Hotel commissions and the current “merchant model” will disappear within five years, at least in America, a new report by Hospitality eBusiness Strategies, said.
The US-based consultants on Internet business said online bookings for hotels will grow to more than 50% by 2009 with call centres and agencies playing a diminishing role.
“In our view the standard travel agency commission which is currently 10% will disappear over the next five years in the same manner as it vanished in the airline and car rental sectors,” the report, The End of the Merchant Model as We Knowit by Max Starkov and Jason Price, said.
It said it expected the rate to drop to 8%, then to 5% and then become a simple flat booking “reward” of between $5-$10 and after that probably disappear for good.
The report gave as the reasons the decline in importance of agencies and the GDS in general, the shift towards Internet distribution, changing buying habits of travellers and the increased online expertise of major hotel chains.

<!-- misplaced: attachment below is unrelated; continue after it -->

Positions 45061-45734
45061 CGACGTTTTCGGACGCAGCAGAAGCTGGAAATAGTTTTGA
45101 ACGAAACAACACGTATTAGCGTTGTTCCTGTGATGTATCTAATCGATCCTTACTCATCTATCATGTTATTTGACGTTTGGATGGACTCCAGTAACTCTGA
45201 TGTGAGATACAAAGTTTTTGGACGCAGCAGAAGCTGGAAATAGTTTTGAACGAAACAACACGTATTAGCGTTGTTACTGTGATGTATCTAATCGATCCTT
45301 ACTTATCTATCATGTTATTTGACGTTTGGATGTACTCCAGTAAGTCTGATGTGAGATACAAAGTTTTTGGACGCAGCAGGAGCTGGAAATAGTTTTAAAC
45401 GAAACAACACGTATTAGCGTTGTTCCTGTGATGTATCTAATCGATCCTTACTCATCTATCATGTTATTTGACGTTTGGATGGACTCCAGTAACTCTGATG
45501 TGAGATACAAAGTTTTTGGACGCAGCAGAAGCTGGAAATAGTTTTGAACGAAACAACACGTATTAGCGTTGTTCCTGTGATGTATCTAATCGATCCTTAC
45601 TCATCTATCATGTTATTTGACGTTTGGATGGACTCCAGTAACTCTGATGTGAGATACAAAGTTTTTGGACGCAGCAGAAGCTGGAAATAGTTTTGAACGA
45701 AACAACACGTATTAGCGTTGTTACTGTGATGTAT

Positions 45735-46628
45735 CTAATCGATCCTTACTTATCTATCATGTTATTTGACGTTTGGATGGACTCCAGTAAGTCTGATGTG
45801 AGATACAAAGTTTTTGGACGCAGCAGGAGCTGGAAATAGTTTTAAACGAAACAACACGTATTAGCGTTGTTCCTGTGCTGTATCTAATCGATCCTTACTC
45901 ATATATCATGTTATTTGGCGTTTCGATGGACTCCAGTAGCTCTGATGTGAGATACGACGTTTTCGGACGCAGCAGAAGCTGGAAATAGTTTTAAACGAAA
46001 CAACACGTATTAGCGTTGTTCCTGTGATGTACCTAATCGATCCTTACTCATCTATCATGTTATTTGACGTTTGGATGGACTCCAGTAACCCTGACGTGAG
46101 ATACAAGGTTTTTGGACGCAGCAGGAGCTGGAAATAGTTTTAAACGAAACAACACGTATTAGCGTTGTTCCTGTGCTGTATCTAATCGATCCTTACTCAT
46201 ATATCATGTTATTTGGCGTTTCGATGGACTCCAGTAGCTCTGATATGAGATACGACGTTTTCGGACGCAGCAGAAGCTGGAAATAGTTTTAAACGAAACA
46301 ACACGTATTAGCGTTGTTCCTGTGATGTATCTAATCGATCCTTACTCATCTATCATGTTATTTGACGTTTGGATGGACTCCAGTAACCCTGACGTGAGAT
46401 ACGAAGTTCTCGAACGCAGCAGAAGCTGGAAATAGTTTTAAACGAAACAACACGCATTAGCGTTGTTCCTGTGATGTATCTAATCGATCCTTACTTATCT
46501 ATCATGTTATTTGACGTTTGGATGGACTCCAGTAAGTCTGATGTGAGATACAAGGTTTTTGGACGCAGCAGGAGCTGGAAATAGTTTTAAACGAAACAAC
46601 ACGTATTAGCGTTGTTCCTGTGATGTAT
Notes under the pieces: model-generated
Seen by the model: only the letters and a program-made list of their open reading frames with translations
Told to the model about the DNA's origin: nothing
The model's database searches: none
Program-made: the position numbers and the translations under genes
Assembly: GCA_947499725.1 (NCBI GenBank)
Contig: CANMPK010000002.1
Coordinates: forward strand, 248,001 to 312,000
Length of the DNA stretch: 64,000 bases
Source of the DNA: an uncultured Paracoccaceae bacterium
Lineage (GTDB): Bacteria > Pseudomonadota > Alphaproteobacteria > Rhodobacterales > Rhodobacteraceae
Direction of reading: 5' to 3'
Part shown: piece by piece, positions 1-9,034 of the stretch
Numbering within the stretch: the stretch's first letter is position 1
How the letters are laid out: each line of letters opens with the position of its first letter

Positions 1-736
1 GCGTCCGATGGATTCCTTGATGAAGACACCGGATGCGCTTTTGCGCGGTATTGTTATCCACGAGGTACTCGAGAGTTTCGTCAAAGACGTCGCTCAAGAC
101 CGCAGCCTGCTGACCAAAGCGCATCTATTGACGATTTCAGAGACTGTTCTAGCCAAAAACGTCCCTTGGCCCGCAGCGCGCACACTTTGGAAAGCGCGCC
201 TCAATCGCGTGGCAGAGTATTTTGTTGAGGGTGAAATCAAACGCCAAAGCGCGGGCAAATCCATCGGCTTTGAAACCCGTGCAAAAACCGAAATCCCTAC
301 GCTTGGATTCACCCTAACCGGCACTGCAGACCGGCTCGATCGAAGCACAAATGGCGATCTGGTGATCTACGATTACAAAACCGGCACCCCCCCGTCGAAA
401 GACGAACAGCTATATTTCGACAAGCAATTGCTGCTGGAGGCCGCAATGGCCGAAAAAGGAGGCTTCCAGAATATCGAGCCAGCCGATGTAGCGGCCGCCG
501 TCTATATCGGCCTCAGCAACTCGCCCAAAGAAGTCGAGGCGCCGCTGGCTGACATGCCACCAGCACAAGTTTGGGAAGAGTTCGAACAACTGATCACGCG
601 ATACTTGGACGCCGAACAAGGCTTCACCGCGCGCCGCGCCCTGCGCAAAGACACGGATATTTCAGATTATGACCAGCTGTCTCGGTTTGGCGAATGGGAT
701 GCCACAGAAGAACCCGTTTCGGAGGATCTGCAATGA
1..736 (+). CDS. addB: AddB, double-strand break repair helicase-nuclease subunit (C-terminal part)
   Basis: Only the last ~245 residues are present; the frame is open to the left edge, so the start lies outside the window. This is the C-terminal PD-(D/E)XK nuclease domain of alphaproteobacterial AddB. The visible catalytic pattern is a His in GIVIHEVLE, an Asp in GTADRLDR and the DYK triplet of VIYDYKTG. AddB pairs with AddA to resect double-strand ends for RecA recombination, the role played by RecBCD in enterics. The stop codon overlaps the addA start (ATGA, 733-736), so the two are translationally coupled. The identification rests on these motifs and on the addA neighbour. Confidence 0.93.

As evidence the report said that for the first time, there were more hotel bookings in America on online than through the GDS system and it expected this trend to continue.
The merchant model which had helped online booking companies in recent years is also likely to disappear as hoteliers “get the upper hand over online intermediaries.”
Hotel chains will cease to do deals with online agencies and instead work more closely with preferred partners.
Independent hotels will become “increasingly choosy and careful with third party relationships”, the report said.
For their part, the online agencies will embrace the dynamic packaging model as their high profit generator because they can charge higher mark ups than with hotels only.
The report said that US companies like Expedia, Orbitz and Travelocity were already saying that dynamic packaging was the fastest growing segment of their bookings.
* see BTE Analysis